Super-luminous supernovae have a tendency to occur in faint host galaxies which are likely to have low mass and low metallicity. While these extremely luminous explosions have been observed from z=0.1 to 1.55, the closest explosions allow more detailed investigations of their host galaxies. We present a detailed analysis of the host galaxy of SN 2010gx (z=0.23), one of the best studied super-luminous type Ic supernovae. The host is a dwarf galaxy (M_g=-17.42+/-0.17) with a high specific star formation rate. It has a remarkably low metallicity of 12+log(O/H)=7.5+/-0.1 dex as determined from the detection of the [OIII] 4363 Angs line. This is the first reliable metallicity determination of a super-luminous stripped-envelope supernova host. We collected deep multi-epoch imaging with Gemini + GMOS between 240-560 days after explosion to search for any sign of radioactive nickel-56, which might provide further insights on the explosion mechanism and the progenitor's nature. We reach griz magnitudes of m_AB~26, but do not detect SN 2010gx at these epochs. The limit implies that any nickel-56 production was similar to or below that of SN 1998bw (a luminous type Ic SN that produced around 0.4 M_sun of nickel-56). The low volumetric rates of these supernovae (~10^-4 of the core-collapse population) could be qualitatively matched if the explosion mechanism requires a combination of low-metallicity (below 0.2 Z_sun), high progenitor mass (>60 M_sun) and high rotation rate (fastest 10% of rotators).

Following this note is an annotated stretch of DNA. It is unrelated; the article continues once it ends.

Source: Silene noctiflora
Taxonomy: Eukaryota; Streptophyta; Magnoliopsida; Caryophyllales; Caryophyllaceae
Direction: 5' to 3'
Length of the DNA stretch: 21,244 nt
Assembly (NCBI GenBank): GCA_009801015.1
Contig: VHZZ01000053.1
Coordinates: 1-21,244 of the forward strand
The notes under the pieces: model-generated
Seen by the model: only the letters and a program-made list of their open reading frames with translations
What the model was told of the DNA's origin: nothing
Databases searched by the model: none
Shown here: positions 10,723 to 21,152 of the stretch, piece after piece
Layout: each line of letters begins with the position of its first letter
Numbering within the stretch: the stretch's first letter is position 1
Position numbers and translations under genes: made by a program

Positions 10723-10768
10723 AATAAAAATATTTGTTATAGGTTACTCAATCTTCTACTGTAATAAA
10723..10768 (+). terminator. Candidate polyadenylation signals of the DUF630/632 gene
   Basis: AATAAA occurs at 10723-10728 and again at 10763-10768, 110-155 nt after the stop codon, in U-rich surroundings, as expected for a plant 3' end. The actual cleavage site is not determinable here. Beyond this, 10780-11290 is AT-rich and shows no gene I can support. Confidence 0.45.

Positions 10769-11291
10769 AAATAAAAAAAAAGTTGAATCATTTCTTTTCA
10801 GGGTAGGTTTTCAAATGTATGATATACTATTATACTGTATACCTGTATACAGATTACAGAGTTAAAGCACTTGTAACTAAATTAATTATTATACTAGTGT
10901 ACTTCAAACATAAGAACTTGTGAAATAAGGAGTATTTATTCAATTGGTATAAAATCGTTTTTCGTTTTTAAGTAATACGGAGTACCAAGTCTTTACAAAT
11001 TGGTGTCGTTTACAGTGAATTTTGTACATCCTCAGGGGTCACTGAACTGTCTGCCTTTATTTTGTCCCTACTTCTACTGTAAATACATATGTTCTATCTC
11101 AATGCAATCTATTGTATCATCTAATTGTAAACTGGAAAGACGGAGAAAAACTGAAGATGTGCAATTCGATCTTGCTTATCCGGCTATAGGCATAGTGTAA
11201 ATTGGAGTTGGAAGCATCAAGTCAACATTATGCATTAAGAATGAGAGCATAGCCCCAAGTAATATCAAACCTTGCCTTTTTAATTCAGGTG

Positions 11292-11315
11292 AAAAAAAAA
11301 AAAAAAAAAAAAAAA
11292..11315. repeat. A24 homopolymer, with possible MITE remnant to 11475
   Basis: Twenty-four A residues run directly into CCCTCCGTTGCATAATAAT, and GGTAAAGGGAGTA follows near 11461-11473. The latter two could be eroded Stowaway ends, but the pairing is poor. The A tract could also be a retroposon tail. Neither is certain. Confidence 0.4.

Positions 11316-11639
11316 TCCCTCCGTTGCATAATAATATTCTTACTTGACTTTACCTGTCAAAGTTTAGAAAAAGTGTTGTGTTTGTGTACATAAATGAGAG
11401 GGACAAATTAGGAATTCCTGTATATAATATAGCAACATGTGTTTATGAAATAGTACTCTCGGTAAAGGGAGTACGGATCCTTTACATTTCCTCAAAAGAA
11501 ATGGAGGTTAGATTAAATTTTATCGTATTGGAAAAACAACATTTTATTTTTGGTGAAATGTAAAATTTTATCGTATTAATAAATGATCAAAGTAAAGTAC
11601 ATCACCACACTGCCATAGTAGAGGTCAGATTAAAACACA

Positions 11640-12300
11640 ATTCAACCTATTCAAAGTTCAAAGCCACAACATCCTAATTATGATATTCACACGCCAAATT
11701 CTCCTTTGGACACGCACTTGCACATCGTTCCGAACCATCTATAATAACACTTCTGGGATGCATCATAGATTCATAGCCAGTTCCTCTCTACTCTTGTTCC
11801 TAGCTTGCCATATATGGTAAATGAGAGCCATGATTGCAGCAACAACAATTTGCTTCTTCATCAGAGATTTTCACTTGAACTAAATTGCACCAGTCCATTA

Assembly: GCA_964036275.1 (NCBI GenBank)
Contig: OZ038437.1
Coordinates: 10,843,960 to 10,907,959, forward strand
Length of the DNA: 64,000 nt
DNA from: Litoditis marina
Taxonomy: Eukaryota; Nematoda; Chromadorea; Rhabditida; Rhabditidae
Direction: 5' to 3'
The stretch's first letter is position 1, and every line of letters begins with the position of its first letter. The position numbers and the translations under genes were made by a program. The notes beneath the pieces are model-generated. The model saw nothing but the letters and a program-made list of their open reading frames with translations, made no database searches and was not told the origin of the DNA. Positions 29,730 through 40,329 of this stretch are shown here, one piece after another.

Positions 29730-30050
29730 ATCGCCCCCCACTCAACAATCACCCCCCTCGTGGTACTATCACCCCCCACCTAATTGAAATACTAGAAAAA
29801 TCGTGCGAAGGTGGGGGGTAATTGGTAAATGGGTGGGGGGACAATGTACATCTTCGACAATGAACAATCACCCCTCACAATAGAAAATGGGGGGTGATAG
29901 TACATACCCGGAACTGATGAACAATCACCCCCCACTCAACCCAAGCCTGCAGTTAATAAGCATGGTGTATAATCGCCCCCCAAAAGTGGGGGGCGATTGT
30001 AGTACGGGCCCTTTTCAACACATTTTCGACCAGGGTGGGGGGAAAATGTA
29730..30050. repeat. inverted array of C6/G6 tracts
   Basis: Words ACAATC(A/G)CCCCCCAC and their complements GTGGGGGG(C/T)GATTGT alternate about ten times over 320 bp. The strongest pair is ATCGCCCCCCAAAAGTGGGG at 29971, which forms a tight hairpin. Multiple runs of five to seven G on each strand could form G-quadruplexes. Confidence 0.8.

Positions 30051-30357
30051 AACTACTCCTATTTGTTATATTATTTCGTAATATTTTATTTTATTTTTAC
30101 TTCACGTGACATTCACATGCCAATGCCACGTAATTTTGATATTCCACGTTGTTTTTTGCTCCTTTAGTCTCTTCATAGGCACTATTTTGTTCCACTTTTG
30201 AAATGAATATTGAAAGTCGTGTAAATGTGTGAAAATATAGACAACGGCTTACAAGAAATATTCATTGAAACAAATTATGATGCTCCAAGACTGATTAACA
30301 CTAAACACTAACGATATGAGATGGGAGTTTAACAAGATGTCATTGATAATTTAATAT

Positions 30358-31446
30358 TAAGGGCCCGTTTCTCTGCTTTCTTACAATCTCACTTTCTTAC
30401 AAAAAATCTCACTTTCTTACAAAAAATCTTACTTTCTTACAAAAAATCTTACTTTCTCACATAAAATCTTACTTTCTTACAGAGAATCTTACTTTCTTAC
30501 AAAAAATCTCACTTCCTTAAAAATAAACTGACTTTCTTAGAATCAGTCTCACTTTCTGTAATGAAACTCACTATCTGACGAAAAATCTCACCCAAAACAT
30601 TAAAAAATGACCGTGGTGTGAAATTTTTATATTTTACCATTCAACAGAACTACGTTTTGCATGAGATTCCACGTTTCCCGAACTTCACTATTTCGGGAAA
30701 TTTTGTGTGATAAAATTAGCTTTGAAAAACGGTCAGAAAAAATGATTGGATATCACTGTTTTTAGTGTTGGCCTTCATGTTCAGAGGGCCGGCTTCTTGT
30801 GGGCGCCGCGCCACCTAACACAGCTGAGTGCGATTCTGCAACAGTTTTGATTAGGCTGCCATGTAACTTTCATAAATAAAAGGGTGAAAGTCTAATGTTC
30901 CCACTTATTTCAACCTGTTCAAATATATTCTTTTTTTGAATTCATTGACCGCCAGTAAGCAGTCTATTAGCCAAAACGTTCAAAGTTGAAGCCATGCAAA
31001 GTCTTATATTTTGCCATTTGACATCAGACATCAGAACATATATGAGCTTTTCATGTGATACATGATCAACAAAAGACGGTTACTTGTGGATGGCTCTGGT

Bibliographical note6 pages, 3 figures, 2 tables. Published in Astrophysical Journal Letters
ASJC Scopus subject areas
- Space and Planetary Science
- Astronomy and Astrophysics